Problem: Spongy or low brake pedal
Cause: If master cylinder is mounted at an angle air could be trapped in the high points if the brake line outlets are not at the highest point.
The secondary outlet of the master cylinder shown in Figure 80.1 is not at the end of the bore. This presents no problem if the master cylinder is mounted level. If this master cylinder is mounted at even the slightest angle air will be trapped in the end of the bore.
Figure 80.2 shows a GM 4 outlet QTU master. This master cylinder incorporates the pressure differential switch into the master cylinder. The access plug threads become the highest point in the master cylinder. This master cylinder is mounted at a relatively sharp angle. If air enters the left front or right rear wheel circuits it can migrate to the high point.
If the vehicle is experiencing a low and/ or spongy brake pedal and the master cylinder is mounted at an angle, trapped air might be the cause. use the steps below to check for trapped air.
Master cylinder mounted at small angle (Figure 80.3)
1. Raise the rear of the vehicle (Figure 80.4) to bring the master cylinder to a level position as shown in Figure 80.5.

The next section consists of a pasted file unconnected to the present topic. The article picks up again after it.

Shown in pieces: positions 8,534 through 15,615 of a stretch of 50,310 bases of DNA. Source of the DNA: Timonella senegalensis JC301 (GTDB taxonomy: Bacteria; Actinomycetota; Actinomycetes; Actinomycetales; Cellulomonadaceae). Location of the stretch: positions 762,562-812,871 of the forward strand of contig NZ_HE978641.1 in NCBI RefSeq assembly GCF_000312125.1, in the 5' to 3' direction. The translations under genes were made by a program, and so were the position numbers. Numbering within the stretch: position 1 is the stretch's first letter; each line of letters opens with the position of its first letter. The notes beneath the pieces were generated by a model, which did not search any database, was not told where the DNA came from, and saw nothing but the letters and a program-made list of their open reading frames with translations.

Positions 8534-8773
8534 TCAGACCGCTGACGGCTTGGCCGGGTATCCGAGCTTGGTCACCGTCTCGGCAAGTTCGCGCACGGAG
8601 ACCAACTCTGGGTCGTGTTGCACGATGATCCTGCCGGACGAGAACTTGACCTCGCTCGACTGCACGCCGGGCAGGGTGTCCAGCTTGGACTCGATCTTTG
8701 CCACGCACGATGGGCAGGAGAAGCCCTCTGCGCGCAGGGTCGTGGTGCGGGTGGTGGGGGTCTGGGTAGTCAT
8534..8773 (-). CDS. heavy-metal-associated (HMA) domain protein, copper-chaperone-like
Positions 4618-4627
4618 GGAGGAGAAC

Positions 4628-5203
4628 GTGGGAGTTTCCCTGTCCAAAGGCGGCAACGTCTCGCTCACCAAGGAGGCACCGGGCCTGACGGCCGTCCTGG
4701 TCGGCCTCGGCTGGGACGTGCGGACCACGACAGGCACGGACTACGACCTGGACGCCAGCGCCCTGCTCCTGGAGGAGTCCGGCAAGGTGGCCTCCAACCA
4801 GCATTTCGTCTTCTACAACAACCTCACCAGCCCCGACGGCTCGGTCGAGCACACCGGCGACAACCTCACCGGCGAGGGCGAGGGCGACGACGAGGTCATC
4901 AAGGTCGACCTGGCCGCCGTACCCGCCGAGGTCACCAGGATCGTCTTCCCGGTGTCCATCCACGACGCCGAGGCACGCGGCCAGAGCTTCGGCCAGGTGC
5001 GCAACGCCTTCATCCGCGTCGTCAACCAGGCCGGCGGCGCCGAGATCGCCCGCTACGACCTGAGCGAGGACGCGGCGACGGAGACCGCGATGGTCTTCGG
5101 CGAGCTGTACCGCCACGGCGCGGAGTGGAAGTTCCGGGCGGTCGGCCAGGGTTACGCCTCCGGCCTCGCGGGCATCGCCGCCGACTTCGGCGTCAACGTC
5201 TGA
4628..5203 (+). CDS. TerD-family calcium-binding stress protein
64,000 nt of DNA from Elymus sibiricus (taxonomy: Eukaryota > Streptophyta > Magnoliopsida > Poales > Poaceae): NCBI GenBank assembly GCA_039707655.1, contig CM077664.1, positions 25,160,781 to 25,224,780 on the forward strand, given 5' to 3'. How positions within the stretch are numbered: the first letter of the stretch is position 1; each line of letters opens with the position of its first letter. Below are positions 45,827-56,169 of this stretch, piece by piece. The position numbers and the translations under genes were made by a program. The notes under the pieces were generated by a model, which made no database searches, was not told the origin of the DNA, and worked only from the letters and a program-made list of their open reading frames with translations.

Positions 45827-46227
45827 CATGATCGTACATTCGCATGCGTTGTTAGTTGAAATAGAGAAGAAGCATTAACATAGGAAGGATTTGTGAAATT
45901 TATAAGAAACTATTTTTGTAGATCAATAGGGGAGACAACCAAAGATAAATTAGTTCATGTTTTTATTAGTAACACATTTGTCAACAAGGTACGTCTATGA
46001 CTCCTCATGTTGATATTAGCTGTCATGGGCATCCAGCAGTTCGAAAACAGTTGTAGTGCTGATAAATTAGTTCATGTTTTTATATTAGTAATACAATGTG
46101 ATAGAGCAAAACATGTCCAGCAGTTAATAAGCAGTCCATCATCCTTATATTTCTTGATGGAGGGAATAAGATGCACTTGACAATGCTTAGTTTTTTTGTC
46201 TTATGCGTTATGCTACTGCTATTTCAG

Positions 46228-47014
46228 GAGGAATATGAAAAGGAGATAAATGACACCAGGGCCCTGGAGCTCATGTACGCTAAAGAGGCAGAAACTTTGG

Figure 80.4 Figure 80.5
CAUTION: Do not raise the vehicle in an unsafe manner.
2. If foot bleeding, crack the line fitting on the secondary brake line and have someone depress the brake pedal making sure not exceed 3/4 pedal travel. Repeat this process until no air is seen.
3. Repeat step 2 on the primary brake line. If pedal height and feel are restored repair is complete. If problem is still present see page 67 for additional diagnostic information.
Master cylinders mounted at sharp angles:
The steps above cannot be used to check for air in this type of master cylinder. Raising the rear end of the vehicle to a point where the master cylinder is level would create an unsafe condition. Use the steps below.
Method 1: (use if pressure bleeding)
1. With the cap adapter and pressure bleeder connected unbolt the master cylinder from the vacuum booster. Gently position the master cylinder so the secondary end of the master cylinder is slightly lower than the primary side. (Figure 80.6)
2. Connect a capture container to the left front wheel (or the wheel(s) supplied by the secondary outlet). Open the bleeder screw and let fluid flow.
3. As fluid flows tap on secondary end of master cylinder to help dislodge trapped air.
Method 2: Bleeding Master at Sharp Angle
1. Drain and clean reservoir where possible. Add enough fluid to cover ports (approximately 1/4″).
2. Unbolt master cylinder from vacuum booster. Gently change the angle of the master cylinder to make the secondary end (bumper end) to be lower than the primary end (firewall end) of the master cylinder (Figure 80.7).
3. Perform RFI on either wheel on the secondary hydraulic circuit using the correct procedures.
4. Reinstall master cylinder and adjust reservoir level to “Max”.
This could very well be my problem and will try these steps